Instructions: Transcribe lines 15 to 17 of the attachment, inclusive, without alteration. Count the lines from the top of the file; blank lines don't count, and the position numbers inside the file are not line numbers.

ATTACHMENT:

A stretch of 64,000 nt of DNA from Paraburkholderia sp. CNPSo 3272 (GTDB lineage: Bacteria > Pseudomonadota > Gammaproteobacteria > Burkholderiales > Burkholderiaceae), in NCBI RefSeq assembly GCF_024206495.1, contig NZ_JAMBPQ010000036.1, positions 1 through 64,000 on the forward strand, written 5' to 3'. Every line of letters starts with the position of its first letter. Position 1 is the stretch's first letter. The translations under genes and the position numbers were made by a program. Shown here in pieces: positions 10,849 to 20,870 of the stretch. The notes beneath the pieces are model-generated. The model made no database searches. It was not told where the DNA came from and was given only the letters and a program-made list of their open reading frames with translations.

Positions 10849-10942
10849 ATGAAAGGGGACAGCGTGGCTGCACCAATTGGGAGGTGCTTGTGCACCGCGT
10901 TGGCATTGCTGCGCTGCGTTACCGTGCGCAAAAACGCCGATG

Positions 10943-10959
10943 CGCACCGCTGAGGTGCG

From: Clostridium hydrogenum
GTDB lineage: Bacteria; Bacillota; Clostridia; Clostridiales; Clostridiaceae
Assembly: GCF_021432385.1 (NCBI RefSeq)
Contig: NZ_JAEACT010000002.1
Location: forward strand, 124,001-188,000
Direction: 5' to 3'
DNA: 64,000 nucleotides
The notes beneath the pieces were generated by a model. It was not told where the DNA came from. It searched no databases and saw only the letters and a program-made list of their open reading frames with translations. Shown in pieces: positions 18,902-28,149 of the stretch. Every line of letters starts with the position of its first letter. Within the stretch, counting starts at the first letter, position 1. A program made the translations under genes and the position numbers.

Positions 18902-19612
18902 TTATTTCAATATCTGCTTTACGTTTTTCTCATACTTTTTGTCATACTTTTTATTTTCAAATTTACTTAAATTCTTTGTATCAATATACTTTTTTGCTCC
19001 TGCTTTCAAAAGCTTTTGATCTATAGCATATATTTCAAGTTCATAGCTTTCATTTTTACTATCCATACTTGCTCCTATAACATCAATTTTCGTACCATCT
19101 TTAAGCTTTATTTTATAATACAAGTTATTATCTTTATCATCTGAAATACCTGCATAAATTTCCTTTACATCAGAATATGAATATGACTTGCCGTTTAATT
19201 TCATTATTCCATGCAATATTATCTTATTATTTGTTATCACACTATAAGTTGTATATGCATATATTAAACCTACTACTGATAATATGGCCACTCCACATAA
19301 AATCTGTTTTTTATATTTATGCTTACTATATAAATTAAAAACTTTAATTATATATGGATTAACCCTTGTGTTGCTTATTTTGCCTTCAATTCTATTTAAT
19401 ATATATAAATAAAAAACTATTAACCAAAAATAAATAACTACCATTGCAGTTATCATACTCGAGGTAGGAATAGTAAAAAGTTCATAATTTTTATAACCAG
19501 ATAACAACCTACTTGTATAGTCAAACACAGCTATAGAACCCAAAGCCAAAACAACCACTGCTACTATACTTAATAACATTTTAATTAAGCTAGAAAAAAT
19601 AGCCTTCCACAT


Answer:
Positions 18902-19612
18902 TTATTTCAATATCTGCTTTACGTTTTTCTCATACTTTTTGTCATACTTTTTATTTTCAAATTTACTTAAATTCTTTGTATCAATATACTTTTTTGCTCC
19001 TGCTTTCAAAAGCTTTTGATCTATAGCATATATTTCAAGTTCATAGCTTTCATTTTTACTATCCATACTTGCTCCTATAACATCAATTTTCGTACCATCT